Friday, August 21, 2015

Joy at a Stop Sign

Back in the early 70’s, my friend Pat said to me, “Do you want to go on a double date?” He was seeing a girl named Marilyn that he’d met at school in Coeur d’Alene, Idaho. She was a Christian. I was amazed that a religious girl would date Pat. As “wanna-be” hippies, he and I were into drugs, drinking, rock ‘n roll, and women. But this surprised me?

Pat said, “She has a sister. Do you want to go?”

 I did go… and we had a date, but I don’t remember it at all.

I remember the sister was cute. I called her to ask if I could go to Coeur d’Alene to see her. She said yes, and so I showed up at her house one evening. Somehow, it happened that her mother invited us to join her in going to see some friends. When we arrived, it turned out to be some sort of church house group.

We all sat in a circle. They did some preliminaries like singing. Then, at a certain point, my date’s mother said, ‘Now, let’s all go around the circle and each one share what Jesus means to you.”

I was not a Christian. I had not read the Bible. I did not go to church, although I could remember going to Sunday School at the Lutheran church as a young boy. I remember the Bible story comic strips. I really liked the pictures of Roman soldiers. That appealed to me. But that was long ago, and I was an unchurched heathen at this point.

I sat observing the 20-odd people, one at a time going around the circle, talking about what Jesus meant to them.

Finally my date spoke. I don’t think I heard what she said. I was busy composing my own speech mentally. Now it was my turn.

I sat there. There was an uncomfortable silence. All eyes were on me.

Finally I stood. I said something like, “Yeah, I think Jesus is cool. I believe in God.” I sat down.

The night ended. I never saw that girl, her mother, or her group again.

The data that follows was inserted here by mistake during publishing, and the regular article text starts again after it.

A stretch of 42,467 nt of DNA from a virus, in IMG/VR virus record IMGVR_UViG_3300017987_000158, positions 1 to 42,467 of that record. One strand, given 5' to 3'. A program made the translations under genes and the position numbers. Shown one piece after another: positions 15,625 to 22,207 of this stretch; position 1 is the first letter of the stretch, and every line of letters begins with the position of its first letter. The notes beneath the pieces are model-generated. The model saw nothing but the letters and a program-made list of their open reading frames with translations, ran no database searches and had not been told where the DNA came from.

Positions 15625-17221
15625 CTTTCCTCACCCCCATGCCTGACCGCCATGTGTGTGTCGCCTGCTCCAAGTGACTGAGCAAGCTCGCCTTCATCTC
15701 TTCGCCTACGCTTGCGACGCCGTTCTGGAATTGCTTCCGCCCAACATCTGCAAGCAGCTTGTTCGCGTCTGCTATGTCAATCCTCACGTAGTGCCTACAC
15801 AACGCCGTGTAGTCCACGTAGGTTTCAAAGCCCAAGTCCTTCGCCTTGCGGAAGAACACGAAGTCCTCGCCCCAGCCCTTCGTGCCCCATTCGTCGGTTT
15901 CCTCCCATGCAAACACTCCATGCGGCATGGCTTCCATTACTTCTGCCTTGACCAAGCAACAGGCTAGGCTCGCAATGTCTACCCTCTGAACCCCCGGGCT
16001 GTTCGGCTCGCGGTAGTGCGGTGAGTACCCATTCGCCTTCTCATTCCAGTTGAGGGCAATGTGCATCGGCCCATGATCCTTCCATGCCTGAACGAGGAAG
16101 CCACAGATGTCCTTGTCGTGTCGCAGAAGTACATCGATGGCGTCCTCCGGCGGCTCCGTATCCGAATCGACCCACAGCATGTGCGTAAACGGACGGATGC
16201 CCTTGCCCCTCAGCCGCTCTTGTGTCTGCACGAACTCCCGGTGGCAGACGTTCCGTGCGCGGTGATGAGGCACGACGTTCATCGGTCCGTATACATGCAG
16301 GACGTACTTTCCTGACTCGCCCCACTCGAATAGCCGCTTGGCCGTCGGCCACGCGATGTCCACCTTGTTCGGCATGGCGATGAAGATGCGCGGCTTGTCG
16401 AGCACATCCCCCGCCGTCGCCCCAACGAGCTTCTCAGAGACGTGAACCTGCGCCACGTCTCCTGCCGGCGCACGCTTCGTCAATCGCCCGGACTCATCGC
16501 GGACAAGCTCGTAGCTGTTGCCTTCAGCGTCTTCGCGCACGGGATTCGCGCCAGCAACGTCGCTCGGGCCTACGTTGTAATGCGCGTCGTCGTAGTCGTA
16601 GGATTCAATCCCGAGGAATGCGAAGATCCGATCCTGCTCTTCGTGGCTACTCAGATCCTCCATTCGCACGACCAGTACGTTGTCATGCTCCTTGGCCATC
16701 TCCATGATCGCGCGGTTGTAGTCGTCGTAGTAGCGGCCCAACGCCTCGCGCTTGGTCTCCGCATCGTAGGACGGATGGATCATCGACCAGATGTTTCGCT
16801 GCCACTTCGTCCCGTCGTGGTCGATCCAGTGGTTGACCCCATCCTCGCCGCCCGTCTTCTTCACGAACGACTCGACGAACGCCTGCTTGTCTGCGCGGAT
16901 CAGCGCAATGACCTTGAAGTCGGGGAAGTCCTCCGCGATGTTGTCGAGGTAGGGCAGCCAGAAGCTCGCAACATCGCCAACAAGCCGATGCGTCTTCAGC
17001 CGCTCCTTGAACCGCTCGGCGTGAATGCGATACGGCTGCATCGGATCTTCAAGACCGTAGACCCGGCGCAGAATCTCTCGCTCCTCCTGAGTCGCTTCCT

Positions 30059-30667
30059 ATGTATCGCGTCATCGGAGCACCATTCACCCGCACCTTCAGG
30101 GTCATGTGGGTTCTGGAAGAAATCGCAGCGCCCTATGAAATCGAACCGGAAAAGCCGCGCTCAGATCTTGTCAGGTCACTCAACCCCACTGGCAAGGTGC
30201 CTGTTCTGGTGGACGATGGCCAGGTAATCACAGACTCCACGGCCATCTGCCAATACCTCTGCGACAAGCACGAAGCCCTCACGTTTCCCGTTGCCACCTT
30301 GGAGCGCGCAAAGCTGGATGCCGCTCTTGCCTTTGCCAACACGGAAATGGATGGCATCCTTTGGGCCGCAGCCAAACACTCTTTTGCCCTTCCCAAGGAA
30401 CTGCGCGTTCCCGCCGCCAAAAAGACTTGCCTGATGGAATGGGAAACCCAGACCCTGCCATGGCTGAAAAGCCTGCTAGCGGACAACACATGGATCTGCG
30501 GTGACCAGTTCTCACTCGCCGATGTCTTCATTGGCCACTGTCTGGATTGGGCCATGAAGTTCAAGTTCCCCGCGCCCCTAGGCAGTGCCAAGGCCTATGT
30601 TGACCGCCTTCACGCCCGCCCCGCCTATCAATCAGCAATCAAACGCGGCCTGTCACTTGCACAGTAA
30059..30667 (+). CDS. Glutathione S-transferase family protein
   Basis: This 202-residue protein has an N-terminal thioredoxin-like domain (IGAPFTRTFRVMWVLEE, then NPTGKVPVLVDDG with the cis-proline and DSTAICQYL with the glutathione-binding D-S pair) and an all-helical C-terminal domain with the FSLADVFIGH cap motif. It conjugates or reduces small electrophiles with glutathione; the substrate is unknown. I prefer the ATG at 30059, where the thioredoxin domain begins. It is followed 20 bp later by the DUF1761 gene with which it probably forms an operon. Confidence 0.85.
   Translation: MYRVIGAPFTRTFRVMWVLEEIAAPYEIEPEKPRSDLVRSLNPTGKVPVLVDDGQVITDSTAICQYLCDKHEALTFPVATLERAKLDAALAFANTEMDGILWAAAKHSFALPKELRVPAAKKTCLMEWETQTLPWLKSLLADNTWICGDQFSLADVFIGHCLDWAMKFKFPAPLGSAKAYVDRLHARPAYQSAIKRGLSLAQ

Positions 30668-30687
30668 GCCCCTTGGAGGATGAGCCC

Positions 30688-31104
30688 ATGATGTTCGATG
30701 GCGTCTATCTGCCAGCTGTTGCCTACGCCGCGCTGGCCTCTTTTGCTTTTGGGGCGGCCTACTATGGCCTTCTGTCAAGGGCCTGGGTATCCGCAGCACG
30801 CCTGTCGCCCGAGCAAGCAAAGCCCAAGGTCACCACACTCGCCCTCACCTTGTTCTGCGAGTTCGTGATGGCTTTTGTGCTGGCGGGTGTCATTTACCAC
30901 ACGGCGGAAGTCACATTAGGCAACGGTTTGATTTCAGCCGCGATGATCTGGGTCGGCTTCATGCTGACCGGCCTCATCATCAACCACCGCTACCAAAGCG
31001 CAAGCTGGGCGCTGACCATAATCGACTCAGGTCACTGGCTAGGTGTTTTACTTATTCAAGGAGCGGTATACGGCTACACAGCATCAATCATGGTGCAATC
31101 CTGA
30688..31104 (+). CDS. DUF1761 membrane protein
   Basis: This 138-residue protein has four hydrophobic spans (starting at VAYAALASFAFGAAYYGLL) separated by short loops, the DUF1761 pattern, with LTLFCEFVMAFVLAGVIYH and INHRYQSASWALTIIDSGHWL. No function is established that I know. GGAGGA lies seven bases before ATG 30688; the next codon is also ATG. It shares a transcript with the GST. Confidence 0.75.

But I do remember an experience going home that night long-ago.

I drove from Coeur d’Alene to the Silver Valley in Idaho, listening to rock music as I always did. I pulled up to a four-way stop sign in Pinehurst.

As I sat there, I suddenly became aware of how good I felt. I felt absolutely joyful. There was a peace in my heart. I remember feeling clean. That was the feeling… cleanness. I had not known I wasn’t clean. But that night I had an immense sense of well-being as I sat at that stop sign.

Realization of how I felt produced in me a thought, “It was a good thing that I’d been with the people of Jesus.” It was a profound moment. I didn’t over-analyze what it was or why I felt it. But I have never forgotten that moment either.

I didn’t start to attend church right away. I didn’t start to read the Bible immediately. But that experience impacted me, and I would say it became one step in a process that took a year and a half before I ultimately committed my life to the Lordship of Jesus Christ at an American Lutheran Church.

So what happened that night? I believe God allowed me to feel his presence. I felt what he feels and experienced what he is like. It was different. It made me happy. It made me want more, even though it would be some time before I got to that place.


Peace of mind.


Being clean. 

Those are some of the reasons why I am still a still a Christian after 43 years.

Thursday, August 6, 2015

Seeing the Invisible God

Paul  the Apostle, while preaching in the city of Athens, a city full of idols and images, said, “… he is actually not far from each one of us …”  (Acts 17:27-28) God is actually not far from each one of us

God is near to you and I. 

If so, why do we not see him? Why do we battle with doubts about his existence? Why does he seem irrelevant? Is there really someone living, and near us, that we cannot see?

A friend of mine was serving in the army in Vietnam. He was not a religious man. One night he stood waiting for a military transport to take him back to his unit. As he stood there alone in the sweltering Vietnam night, out of nowhere, a clear, vivid thought was impressed upon his heart. “Get to know me.” It was just that simple.  “Get to know me.” He instantly knew it was God. He told me that was the spark for him to begin to seek God. It wasn’t quick, the effect of that sentence lasted about five years. He had good times and bad times. He did many things he knew were wrong. But that one sentence spoken to his heart started it off. Today, he is involved in proclaiming the Christian message among Native Americans.